#Find out what tty instance your Desktop Environment (e.g. Gnome, KDE Plasma, etc.) is running. Typically it's tty1, but since you're using LightDM, it should actually be tty7. You need this information when you create your systemd service in Step 2.

  1. Run who in your terminal. It should produce output like:

user-name tty7 2021-02-08 12:11 (:0)

#Create a custom systemd service as root in /etc/systemd/system/. Under the ExecStart= section, include the tty information you found in Step 1. Name the service anything you want, such as staircase-effect.service.

  1. Run sudo nano /etc/systemd/system/staircase-effect.service in your terminal. Here is a sample unit to try with important options explained afterwards.

Description=Fix tty staircase effect
Before=halt.target shutdown.target reboot.target
[email protected]

ExecStart=/bin/stty -F /dev/tty7 opost onlcr


StartLimitIntervalSec=0 - Setting this option to "0" lets systemd restart your service an infinite amount of times without returning any errors.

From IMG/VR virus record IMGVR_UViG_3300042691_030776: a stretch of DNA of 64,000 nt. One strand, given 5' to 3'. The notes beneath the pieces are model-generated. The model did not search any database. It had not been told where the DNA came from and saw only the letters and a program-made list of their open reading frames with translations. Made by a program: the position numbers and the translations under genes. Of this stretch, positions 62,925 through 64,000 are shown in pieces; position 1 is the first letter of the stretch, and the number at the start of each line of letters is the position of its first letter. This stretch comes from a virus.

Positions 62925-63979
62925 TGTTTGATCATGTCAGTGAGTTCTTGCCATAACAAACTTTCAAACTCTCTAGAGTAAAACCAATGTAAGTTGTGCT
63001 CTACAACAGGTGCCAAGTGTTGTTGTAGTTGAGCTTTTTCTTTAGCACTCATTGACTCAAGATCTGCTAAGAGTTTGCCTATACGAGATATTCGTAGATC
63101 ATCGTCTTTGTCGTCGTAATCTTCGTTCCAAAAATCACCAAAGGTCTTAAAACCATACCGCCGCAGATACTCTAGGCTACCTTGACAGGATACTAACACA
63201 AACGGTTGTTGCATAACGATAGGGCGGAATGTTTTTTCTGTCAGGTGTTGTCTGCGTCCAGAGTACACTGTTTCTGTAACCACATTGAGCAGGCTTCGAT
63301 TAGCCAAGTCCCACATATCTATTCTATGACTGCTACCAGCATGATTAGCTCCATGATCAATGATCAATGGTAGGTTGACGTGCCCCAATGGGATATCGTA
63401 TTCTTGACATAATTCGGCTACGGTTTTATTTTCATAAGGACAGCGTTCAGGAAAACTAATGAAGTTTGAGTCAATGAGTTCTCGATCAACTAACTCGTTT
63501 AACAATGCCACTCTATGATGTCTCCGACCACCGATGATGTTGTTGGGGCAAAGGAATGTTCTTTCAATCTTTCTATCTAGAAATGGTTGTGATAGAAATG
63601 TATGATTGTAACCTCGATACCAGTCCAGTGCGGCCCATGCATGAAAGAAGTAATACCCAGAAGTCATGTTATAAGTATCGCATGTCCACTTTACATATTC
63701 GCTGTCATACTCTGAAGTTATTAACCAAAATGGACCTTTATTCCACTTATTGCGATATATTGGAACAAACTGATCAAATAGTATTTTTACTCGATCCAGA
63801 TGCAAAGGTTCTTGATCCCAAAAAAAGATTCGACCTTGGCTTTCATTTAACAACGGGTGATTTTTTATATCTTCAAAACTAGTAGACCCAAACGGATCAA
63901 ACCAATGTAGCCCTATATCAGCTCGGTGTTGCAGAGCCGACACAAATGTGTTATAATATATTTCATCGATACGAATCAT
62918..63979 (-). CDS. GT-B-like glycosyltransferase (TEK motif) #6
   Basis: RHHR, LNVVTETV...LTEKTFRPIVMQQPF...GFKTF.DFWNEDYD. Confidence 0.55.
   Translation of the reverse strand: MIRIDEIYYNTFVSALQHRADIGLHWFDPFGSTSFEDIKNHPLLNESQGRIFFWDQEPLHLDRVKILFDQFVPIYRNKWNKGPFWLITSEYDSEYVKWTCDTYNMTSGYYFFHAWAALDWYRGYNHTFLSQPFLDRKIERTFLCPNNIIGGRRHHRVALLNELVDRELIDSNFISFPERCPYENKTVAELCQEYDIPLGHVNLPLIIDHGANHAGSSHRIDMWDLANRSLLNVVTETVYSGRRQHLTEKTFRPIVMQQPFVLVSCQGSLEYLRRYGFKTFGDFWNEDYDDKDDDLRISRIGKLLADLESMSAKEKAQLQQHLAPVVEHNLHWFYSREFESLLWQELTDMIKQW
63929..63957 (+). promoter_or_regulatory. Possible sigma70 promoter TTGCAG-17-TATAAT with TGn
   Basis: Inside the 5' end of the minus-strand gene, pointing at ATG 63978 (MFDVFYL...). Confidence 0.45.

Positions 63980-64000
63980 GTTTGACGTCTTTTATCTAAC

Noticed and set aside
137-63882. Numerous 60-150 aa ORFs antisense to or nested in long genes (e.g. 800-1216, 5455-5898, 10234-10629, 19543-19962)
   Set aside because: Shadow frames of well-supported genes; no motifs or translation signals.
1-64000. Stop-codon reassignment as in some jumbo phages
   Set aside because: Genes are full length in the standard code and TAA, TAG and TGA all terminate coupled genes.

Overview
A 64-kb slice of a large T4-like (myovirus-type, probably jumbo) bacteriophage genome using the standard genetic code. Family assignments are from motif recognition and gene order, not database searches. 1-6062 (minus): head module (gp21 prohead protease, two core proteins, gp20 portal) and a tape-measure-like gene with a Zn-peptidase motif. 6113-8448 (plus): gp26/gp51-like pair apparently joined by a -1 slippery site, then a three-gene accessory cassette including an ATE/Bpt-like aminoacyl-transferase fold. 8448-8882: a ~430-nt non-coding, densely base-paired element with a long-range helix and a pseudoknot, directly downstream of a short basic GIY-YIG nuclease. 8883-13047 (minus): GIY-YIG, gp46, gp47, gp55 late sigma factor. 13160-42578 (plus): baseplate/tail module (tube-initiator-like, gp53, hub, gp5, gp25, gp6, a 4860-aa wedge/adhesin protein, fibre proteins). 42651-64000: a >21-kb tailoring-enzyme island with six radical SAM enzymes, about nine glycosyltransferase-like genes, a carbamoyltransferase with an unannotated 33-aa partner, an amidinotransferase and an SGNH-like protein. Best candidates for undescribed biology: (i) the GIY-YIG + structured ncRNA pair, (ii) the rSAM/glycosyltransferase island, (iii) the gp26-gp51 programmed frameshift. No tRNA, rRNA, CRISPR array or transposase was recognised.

Type=simple - It's better to use "simple" than "oneshot" with this service because it runs in a never-ending loop. AFAIK, "oneshot" prevents other services from running at the same time it is, which would be undesireable in this situation.

ExecStart=/bin/stty -F /dev/tty7 opost onlcr - This line is what actually solves the staircase messages. Make sure to put in the correct tty number you got from the who command in Step 1.

Restart=always - You want this service to repeat itself UNLESS you know exactly where to place it in your startup/shutdown procedure. The stty command is no good if you run it when text is already displayed properly.

RestartSec=30 - Technically, this option is a matter of personal preference. You're going to want your service to restart itself frequently enough to solve the problem, but not so much so that it becomes its own nuisance.

#Enable your new service as root with systemctl.

  1. Run sudo systemctl enable staircase-effect.service in your terminal. Then reboot to see if the fix works.


#The default LightDM service /usr/lib/systemd/system/lightdm.service conflicts with [email protected] unnecessarily (https://bugs.archlinux.org/task/49527?opened=22169&status%5B0%5D=). I'm not sure if this is related to the staircase messages or not, but it probably won't hurt to remove the [email protected] line from the unit file.

  1. Run sudo systemctl edit --full lightdm.service in your terminal. Then either remove or comment out the [email protected] line to stop LightDM from interfering with your standard getty service. reboot to see the changes.


Alternative Solution 1 (this is where I got the main stty command from)

Alternative Solution 2 (for users running System V and Debian)